AAK can complete a Gun Trust for you.
Gun trusts are specifically intended to hold ownership of firearms that are subject to strict federal and state regulations. Trust attorneys love to tell clients that if they don’t have a trust, they can risk going to jail and losing all their guns – even their Title I guns – due to noncompliance with the National Firearms Act of 1934. That is not our approach.
Guns are an expensive asset. Gun trusts are meant for owners that want to protect their investment. Gun trusts make it easier to handle firearms after the owner’s death—and can prevent surviving family members from inadvertently violating the law. For those of you that are concerned with protecting your investment so that it may be passed on to future generations; this is a great vehicle for accomplishing that goal.
Gun Trusts are typically for Title II firearms. Title II Firearms include machine guns, silencers, short-barreled rifles, and short barreled shotguns (including sawed-off shotguns), grenades, and others.
Weapons are primarily regulated by the National Firearms Act of 1934 (NFA) and a revision of the law, Title II of the Gun Control Act of 1968. The Gun Control Act makes it illegal for certain persons to possess firearms. Hopefully, if you own a Title II weapon, you are aware of all of the laws surrounding them and your specific state laws. The laws get more complex because they are different for different states.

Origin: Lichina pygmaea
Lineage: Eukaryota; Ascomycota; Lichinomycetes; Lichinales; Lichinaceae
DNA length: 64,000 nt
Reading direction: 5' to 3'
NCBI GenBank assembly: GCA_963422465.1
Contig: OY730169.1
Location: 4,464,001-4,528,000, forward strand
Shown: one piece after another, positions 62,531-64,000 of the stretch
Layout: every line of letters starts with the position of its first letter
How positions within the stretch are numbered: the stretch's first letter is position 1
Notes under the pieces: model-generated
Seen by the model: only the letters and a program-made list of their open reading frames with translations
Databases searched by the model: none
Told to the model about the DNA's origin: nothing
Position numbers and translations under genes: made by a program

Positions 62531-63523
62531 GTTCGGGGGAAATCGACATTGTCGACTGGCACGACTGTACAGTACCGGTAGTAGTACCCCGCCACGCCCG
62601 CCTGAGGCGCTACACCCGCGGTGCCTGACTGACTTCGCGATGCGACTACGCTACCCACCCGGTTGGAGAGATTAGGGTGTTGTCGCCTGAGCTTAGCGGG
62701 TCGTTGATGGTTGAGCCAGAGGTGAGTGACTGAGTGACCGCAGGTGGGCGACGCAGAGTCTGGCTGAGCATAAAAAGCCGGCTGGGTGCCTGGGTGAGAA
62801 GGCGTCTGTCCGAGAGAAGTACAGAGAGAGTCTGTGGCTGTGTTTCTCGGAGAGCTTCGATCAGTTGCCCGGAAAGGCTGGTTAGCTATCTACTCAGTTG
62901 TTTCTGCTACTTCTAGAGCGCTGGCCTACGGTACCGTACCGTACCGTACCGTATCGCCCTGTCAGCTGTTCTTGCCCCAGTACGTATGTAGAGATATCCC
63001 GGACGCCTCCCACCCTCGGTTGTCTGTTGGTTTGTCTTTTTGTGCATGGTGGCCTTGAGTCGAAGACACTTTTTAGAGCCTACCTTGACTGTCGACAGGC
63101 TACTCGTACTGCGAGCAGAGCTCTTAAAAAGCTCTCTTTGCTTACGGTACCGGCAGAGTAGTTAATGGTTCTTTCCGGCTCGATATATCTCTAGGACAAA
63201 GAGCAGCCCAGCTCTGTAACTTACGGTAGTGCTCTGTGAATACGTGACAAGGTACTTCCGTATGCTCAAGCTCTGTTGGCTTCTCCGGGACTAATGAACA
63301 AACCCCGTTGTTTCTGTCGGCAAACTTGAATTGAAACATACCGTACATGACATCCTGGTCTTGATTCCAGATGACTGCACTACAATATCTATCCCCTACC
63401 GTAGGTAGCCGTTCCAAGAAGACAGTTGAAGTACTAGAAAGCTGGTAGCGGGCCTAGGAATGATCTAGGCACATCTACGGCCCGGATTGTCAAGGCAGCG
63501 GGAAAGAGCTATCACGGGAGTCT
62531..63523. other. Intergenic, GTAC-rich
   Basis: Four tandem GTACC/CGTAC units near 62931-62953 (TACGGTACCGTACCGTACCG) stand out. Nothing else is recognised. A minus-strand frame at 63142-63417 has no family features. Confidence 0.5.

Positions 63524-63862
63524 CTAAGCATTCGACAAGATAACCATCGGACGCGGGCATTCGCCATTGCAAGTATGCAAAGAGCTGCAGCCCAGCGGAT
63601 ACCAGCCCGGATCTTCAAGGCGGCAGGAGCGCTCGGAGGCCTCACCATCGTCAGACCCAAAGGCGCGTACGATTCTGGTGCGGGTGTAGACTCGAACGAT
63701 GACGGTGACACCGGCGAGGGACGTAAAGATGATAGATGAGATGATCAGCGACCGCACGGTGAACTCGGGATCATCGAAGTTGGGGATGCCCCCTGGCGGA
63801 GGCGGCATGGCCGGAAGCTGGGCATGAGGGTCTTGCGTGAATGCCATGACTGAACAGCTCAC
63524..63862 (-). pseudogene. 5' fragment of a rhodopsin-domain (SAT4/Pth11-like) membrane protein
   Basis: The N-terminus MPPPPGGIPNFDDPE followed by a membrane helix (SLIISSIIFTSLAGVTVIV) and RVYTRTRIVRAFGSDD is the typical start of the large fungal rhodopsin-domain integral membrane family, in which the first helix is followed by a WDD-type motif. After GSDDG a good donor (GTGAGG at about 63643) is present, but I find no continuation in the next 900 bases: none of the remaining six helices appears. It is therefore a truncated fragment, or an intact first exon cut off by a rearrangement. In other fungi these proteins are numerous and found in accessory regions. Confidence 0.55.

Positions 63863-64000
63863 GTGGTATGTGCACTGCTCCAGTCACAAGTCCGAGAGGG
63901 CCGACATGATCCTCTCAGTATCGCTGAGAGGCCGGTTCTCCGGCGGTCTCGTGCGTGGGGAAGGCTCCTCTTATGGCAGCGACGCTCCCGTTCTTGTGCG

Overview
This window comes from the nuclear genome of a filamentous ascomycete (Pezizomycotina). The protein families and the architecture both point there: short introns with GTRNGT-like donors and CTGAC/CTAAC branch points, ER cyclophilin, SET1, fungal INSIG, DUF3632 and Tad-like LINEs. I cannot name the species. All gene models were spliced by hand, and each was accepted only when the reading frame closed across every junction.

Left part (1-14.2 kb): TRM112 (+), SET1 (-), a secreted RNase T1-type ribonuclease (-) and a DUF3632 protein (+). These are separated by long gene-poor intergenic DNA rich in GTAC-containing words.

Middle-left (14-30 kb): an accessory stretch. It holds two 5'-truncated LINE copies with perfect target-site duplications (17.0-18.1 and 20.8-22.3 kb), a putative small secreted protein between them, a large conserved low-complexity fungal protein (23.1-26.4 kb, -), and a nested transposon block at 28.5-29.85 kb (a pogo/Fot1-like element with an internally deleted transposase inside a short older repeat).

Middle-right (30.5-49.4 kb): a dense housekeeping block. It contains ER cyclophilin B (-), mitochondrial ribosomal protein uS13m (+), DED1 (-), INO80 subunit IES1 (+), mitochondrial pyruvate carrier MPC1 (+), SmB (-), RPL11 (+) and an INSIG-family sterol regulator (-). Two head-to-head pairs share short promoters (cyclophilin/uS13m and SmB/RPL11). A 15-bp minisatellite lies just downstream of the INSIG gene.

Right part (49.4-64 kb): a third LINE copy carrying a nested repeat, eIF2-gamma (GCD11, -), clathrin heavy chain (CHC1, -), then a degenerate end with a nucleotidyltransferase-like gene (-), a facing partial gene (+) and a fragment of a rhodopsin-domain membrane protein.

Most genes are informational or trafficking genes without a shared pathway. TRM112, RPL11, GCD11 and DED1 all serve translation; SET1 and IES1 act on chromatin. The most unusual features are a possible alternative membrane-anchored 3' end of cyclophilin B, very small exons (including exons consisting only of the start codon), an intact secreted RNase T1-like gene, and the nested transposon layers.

We will make sure you are in compliance with these federal laws but moreover we will protect your loved ones and your chosen executor. You might be well versed on the gun laws, but your executor could violate criminal laws by transferring a weapon without going through the proper procedures. When firearms are in a trust, the executor is not involved; the trustee is in charge. You can name a trustee who is well-versed in state and federal gun laws.
In addition to protecting your asset and your loved ones, some additional benefits of having a gun trust can be:
- Allowing more than one person to possess and use the weapon held in trust.
- Avoiding transfer requirements and the $200 transfer tax.
- Help the executor of your estate.
- Avoid probate, saving time and money.
- Multiple trustees, intended to last for more than one generation. NFA weapons must have a serial number and be registered with the federal Bureau of Alcohol, Tobacco, Firearms and Explosives, commonly called the ATF or BATF. (If such a weapon isn’t already registered, you cannot register it; it is illegal to own.) They can be possessed and used only by the registered owner. To transfer a registered firearm, the owner must get ATF approval and pay a $200 tax ($5 for some items).
** Each trust must be specifically tailored to each client’s specific circumstances, needs, and preferences.